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Merrily-merrily going along, another morning seated at the same dining table, in the same chair with my favorite coffee cup lovingly placed alongside a carafe filled with Folgers by my wife who had shot off to work an hour or so before I drug myself from the bed; I flipped open the Mac and pressed the power button. Not to mess up my weekday morning’s routine, after having entered the password into the laptop, I poured myself a glass of iced tea, unsweet (though you couldn’t tell by looking at me), then sat back at the table, filled the cup with coffee and watched the wisps of steam rise up reminding me to sip, not gulp.

The computer fully booted, I checked the company communications system for any “need to know now” messages alerting me to any predawn changes with my patients, looked over my emails, then sailed on over to Facebook collecting my bonuses from the games I am admittedly addicted to and went a few rounds with a couple of them. All done with that I scrolled down the wall scanning through posts by my FB friends with an eye out for what I call the “faith builders”. Those inspiring picture quotes and encouraging expressions others share that get me out the door and off to work with the right mindset to avoid those aggravating driving moments when road rage tempts me to act in a non-chaplain like manner. Know what I mean?

Before exiting and shutting down the computer, though, a few new notifications popped up so I opened and read. Grabbing my attention was a post from an apologetics page I follow – oh yeah, I thought; more bullets to place in the clip of my “defend the faith” Glock awaits a mouse click. It was a great post, well written, on target, insightful, informative and helpful – to me. What about others, though, I asked myself? It read as it were an excerpt from a Ph.D. dissertation and perhaps it was, big words easily understood by the scholarly, but not the average person you would run into at Walmart. Granted, or perhaps better said, guilty. I too have many times wrote (preached too) in the same manner, but why? If the intent is to help people along in their faith journey, writing or speaking words they probably won’t understand is kind of self-defeating, isn’t it?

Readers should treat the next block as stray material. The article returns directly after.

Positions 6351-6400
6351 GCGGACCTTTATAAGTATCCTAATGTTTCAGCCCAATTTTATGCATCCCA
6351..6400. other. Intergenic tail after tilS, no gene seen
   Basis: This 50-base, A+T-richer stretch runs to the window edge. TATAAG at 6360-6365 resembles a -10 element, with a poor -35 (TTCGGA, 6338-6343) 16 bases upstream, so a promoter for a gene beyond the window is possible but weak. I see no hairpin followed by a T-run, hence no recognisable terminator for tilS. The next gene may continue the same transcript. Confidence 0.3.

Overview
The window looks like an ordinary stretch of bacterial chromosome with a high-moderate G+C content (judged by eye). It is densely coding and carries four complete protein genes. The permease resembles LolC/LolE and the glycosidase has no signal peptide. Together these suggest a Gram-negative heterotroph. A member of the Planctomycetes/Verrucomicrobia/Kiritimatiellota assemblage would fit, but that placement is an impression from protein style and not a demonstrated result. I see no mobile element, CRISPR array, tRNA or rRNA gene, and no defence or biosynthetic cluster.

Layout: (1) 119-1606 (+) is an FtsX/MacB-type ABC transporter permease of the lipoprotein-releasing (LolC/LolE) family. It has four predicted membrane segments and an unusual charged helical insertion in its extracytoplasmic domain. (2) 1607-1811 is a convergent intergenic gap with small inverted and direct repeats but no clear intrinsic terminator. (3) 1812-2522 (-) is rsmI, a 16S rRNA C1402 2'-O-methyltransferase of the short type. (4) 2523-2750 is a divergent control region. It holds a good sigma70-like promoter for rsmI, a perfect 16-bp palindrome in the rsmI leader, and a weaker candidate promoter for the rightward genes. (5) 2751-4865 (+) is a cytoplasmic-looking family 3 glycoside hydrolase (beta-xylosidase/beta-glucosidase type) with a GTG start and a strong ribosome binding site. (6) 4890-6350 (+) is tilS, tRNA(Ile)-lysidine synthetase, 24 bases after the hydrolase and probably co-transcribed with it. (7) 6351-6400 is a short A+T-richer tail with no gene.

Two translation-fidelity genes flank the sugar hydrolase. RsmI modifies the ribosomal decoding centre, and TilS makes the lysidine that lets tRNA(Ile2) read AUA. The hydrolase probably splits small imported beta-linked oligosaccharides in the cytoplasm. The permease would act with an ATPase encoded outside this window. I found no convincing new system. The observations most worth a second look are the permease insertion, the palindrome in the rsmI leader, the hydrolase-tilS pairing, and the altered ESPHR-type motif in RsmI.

Mulling the thought over, I googled this: “Education and Religion Statistics”. After having combed through several articles written on the subject I clicked open surveys conducted by pollsters Gallup and the Pew Research Center, both being reputable research organizations. What I found noteworthy yet alarming was the bottom line they found true.

1) The higher people climb the ladder of education, the less involved they become in a religious practice and the more likely they are to reject God altogether, and

2) With as much as those with a High School education are more likely to express a belief in God and attend a church or synagogue on a regular basis, it is that same group polls indicate to be falling away from the church in greater number. Research presented at the American Sociological Association’s annual meeting in 2011, found “those with high school degrees but lacking degrees from four-year colleges – attend religious services at least monthly, down from 50% in the 1970s”.